Though I have been here for just one-and-a-half days, but I can tell you the weather is very different - very hot and humid. But joke aside, my first impression, and this it is more or less the same in other emerging markets like China, is that there is quite a lot of dynamism. That's visible when you walk on the street. That is something really positive, something indeed you do not fell anymore in old Europe. People here look alert, they aim for success and wealth. This makes the economy quite dynamic and India, as a low salary but high quality country can benefit a lot from globalization.

As everywhere, there are still things that need to be improved. On my journey from the airport, I saw huge differences to Europe in terms of physical infrastructure. While this is not completely independent from weather conditions, still with more appropriate infrastructure India could certainly attract even more businesses and thus raise even more its wealth level. I think what has helped India in the last three decades quite a lot is the reform process towards more deregulation of the economy, which was carried out in two phases and which is being carried out even today, though at a slower pace.

The risk in India, in my view, is less financial but more of societal, as unemployment remains too high. This is something the government, well aware of that as the budget shows, has to manage smartly. India has a lot of highly skilled people and that is certainly one of its major assets. You have good schools, good universities. It has been really a very pleasant surprise to see how skilled the finance industry is here. Sometimes, I don't see any difference with Europe regarding some specific skills.

There is a lot of potential, and that is why BNP Paribas is investing in India. But more here is needed to maintain this competitive edge.

To some extent things in India are similar to that back home in France. Here I am talking about the way the economy is being managed. There is a lot of regulation and huge administrative power, which is the same in France.

But is it good or bad? What is your opinion?
In our world of Internet and free flow of information, you can afford to have less of administration, and that remains the case for France and India. At my university, what I learnt is that an economy that is based upon the liberal way of doing things is the most effective to increase wealth. That doesn't mean that you don't have any rules. But you need to operate in a liberal frame, which gives some margin of manoeuvre to entrepreneurship to enable the most efficient allocation of resources. That's what I still miss to some extent in France, and that I think is also the case with India. You have to open and to deregulate at a pace which allows the economy to adapt smoothly to the new paradigm. It would be interesting for BNP Paribas to have the opportunity to sell more products, which are not authorised today. Another important thing is that you have a young population. That means you will have to provide more jobs to people. So you will have to continue to open up the economy and carry on the reforms process. I think Indian economy is very much ripe to be more open.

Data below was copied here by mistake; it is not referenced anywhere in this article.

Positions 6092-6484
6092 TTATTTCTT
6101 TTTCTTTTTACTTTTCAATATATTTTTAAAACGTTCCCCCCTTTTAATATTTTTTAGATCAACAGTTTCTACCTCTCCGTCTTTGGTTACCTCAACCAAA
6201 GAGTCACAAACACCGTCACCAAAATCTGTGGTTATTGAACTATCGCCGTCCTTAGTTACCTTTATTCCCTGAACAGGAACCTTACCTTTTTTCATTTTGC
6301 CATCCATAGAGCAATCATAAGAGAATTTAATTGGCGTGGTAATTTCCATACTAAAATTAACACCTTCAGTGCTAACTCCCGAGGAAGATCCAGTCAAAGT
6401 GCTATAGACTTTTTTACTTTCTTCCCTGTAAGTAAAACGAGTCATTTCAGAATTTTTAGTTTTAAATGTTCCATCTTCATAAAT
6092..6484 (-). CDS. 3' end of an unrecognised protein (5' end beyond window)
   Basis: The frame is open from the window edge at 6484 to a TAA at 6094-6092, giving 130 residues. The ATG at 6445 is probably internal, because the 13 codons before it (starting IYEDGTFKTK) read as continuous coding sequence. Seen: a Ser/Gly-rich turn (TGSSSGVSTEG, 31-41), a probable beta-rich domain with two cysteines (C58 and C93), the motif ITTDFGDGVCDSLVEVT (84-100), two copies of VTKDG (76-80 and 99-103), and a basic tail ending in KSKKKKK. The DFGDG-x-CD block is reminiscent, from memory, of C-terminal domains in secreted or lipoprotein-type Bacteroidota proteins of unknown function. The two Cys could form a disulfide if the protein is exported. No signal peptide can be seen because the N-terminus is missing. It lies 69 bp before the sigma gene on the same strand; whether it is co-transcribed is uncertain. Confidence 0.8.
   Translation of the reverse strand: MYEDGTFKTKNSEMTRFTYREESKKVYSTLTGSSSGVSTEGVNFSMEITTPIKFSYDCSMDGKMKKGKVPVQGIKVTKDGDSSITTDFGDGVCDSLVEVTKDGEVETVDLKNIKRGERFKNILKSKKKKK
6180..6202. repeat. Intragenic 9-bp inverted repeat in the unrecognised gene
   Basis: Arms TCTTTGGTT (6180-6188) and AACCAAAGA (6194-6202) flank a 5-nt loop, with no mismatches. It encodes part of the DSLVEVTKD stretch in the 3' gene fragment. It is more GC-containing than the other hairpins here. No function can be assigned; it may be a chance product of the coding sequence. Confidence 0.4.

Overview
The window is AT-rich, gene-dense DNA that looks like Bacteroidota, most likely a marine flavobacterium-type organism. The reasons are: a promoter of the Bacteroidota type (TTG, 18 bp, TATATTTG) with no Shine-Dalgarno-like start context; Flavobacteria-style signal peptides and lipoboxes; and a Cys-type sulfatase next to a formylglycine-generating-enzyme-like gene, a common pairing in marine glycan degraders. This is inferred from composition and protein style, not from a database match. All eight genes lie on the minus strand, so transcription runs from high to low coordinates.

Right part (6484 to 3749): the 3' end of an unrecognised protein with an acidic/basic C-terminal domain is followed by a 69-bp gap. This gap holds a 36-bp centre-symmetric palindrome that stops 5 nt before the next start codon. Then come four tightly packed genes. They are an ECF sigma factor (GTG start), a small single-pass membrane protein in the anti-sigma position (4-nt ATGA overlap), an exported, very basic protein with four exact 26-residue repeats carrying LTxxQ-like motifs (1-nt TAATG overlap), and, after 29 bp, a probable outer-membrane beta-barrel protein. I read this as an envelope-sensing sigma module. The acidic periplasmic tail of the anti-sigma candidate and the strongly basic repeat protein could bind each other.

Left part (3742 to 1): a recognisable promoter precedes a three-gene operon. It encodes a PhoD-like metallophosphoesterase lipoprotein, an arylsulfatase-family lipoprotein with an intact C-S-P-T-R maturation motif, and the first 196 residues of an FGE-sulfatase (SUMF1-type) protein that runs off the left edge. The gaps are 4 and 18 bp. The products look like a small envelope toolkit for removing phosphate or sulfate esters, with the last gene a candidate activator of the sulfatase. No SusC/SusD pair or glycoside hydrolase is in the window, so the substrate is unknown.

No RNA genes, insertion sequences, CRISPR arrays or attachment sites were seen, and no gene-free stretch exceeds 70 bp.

How do you plan to take forward your partnership with Sundaram?
Our partnership will be a win-win one. They will get some expertise from us and I hope I can contribute to their processes to some extent. I think Sundaram is working very well here and they are very experienced in their field. Sundaram is of big value to us for its huge expertise in India, which is still a very under-capitalised market. Where we can help is probably to build common processes in terms of stock and sector screening, top down allocations and those kinds of things.

We will work to exchange expertise with one basic idea in mind, which is to create value - for us and for the customers not only in India or Europe, but also across the world. We are on an expansion path and India is one of the major parts of our strategy to expand business.

What products are lacking in the Indian markets, for which there is a lot of scope?